FTSE firing on all cylinders

The FTSE 100 has seen a broad-based rally so far on Friday, with nearly all sectors performing well, particularly energy and healthcare. The latter sector may be receiving a boost after US lawmakers threatened to ban a Chinese healthcare technology company, which could make space for UK companies to step in and fill the gap. Unilever shares rose by the most in 3 months, and the consumer staples sector is also doing well. Shell is also up by 2%, even though the oil price slipped back, after it announced that it will close a key diesel production unit at Germany’s biggest oil refinery. This will now be converted to make lubricants and is a step in the process of reducing the consumption of crude at its German facility. This is boosting Shell’s green credentials and is a sign that the company is nimble enough to switch away from legacy fuels, which are likely to see a continued fall in demand in the coming years. Hence the market is cheering this move by Shell. UK consumer confidence rose for the fourth straight month to its highest level in 2 years. This has also boosted sentiment towards the UK index.

China shares, caught between a rock and a hard place

Elsewhere, Asian shares slipped. The Nikkei is making tough work of reaching its 1989 record high, and is down nearly 0.5% this week, after a 1.34% fall on Friday. This was driven by weaker than expected inflation data. The Tokyo headline CPI rate rose to 1.6% in January, but it was lower than the 2% expected by economists. Also, the core rate fell sharply to 1.6% from 2.1% in December. This reduces the near term need for the BOJ to normalize interest rates and end its negative interest rate policy, which was seen as a positive move for Japanese corporates. Chinese stocks have also suffered losses on Friday, even if they are higher on the week. The Hang Seng is more than 4% up on the week and the main Chinese onshore index is 2.05% so far this week. China’s stocks are facing two opposing forces as we move through the start of 2024: firstly, more stimulus from the Chinese government, which is good news for share prices, and secondly, more pressure on its tech exports from US lawmakers. Chinese medical tech firm WUXI AppTech fell 23% on Friday after US lawmakers threatened to bring a bill to ban the medical tech company from operating in the US. It is not clear if bill will make it to the house or the senate for a vote, but it has cross party support from Democrats and Republicans. Thus, trade wars could hurt Chinese shares before the US Presidential elections. Expect more volatility in Chinese shares in the coming weeks.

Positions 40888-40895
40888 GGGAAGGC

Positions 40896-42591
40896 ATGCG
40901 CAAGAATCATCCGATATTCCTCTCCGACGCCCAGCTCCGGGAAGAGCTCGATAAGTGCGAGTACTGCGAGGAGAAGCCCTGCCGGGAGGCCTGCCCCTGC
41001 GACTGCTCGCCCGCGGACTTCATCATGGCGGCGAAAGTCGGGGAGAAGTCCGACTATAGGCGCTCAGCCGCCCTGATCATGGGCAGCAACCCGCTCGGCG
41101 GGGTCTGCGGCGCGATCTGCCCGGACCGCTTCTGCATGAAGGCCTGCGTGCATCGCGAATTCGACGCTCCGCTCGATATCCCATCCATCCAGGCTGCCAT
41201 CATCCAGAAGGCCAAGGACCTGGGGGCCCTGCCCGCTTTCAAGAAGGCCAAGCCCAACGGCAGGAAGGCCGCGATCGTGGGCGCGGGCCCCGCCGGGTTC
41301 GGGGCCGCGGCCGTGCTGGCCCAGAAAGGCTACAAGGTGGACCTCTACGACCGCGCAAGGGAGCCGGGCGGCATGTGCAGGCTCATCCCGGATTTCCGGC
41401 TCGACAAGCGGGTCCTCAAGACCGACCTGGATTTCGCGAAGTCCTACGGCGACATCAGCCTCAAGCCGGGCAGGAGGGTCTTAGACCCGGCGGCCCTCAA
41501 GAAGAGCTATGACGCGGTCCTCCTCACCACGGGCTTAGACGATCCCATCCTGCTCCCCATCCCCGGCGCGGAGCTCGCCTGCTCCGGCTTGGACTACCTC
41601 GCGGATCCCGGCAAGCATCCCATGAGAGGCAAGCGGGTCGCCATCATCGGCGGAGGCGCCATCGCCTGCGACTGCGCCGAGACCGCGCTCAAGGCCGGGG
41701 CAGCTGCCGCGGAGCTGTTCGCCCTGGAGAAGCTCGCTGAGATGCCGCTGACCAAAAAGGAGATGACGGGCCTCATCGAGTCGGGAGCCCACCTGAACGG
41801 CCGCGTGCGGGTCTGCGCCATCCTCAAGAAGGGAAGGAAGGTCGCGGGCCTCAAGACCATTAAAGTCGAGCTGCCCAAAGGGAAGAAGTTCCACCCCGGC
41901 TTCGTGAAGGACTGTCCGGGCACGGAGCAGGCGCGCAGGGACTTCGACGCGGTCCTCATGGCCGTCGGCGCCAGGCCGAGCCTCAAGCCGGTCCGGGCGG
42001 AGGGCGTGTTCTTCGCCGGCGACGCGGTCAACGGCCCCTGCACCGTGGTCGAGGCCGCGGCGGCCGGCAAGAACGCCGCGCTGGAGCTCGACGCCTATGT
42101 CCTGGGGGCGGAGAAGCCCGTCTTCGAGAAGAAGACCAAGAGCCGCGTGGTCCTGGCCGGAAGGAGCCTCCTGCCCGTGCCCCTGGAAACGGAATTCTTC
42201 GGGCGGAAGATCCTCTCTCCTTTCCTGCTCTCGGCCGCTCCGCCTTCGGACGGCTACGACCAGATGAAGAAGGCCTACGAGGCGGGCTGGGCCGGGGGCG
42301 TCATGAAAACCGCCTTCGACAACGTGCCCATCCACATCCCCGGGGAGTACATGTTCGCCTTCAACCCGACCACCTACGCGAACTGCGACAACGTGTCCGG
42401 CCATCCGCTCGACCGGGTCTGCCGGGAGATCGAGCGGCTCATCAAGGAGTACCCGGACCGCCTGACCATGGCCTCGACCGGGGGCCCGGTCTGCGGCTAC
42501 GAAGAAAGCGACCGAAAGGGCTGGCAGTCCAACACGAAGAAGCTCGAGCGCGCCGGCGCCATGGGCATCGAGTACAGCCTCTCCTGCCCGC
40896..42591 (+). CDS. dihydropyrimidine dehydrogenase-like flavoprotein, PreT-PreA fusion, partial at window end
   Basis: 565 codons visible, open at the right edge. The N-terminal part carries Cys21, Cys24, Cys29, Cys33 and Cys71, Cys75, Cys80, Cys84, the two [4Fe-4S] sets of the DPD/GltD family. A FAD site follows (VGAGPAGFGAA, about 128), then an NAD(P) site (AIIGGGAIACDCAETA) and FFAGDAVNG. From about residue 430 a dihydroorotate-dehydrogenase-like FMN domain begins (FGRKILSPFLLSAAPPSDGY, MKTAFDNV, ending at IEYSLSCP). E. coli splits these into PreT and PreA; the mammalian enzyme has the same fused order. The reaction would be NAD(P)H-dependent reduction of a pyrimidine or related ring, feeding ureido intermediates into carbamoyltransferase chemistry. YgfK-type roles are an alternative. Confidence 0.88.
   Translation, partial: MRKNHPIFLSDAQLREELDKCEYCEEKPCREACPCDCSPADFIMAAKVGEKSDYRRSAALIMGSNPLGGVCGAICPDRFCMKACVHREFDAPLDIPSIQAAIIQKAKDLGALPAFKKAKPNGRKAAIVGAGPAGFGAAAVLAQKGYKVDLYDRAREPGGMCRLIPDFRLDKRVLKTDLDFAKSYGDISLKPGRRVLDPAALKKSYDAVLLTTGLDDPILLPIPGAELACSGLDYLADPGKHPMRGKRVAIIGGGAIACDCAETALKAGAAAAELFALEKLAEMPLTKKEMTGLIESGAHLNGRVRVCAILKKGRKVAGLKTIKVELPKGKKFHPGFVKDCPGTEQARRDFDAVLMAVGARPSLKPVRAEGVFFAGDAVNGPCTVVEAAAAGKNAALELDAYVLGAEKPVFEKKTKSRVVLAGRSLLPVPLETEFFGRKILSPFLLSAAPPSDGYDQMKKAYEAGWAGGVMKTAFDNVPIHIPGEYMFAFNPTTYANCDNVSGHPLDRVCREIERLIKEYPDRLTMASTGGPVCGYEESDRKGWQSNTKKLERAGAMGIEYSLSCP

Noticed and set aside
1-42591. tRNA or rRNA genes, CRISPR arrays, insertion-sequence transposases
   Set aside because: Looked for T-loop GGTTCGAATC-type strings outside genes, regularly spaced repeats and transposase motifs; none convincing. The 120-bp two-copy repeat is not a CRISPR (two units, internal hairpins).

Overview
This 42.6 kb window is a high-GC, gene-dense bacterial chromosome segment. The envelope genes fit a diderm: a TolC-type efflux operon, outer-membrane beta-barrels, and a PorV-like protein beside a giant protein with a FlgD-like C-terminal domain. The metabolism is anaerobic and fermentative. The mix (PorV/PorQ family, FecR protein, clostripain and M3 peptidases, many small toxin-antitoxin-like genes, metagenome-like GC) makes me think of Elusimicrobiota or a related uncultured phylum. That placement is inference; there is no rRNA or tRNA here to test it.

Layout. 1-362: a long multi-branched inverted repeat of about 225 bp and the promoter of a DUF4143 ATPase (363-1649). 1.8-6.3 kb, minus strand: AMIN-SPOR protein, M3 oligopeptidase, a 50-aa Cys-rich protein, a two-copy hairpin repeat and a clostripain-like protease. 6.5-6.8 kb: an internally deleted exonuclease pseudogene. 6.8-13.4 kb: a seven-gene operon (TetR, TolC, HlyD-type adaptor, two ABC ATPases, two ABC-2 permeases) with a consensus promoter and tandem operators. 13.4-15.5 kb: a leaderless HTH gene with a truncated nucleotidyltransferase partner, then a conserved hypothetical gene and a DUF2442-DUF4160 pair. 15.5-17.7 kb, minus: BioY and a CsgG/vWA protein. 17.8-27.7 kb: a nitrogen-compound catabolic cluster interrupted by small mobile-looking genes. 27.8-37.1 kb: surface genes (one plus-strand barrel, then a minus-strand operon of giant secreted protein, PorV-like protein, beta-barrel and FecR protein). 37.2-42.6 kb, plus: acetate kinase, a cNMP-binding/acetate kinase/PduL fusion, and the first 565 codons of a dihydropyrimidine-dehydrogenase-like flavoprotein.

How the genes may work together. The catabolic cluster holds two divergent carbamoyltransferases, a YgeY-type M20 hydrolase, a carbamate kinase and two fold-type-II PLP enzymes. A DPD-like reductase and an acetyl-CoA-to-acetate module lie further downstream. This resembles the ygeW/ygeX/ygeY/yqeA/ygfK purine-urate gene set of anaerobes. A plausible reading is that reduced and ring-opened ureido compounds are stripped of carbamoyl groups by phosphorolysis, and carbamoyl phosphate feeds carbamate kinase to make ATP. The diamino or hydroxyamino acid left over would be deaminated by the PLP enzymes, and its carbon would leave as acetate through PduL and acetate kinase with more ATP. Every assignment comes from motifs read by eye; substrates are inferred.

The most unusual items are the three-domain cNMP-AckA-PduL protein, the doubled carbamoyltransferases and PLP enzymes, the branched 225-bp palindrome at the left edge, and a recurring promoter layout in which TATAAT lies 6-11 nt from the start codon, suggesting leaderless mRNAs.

Intel hurts US golden child tech stocks

Elsewhere, the US’s golden child – its tech sector – is expected to come under pressure at the end of the week, and even Nvidia is expected to open lower. The S&P 500 is also expected to open lower and buck the European trend. The market could be taking a breather after a big rally for some tech stocks in recent weeks, and Nvidia saw its market cap overtake Amazon’s earlier this week. The S&P 500 has made a series of record highs this week, so even if there is some caution on Friday, we believe that optimism remains high for US equities. Intel’s results have pressured tech stocks and chip makers like Nvidia. Its stock price is down more than 11% in pre-market trading after it gave a very soft forecast for 2024 earnings that was weaker than expected, which overshadowed its solid Q4 results. The US will also release PCE data today for December. This is expected to rise in the month by 0.2% but remain stable at 2.6%. The core deflator is expected to decline modestly to 3% from 3.2%. This is not likely to be a market mover unless the data is significantly different from expectations.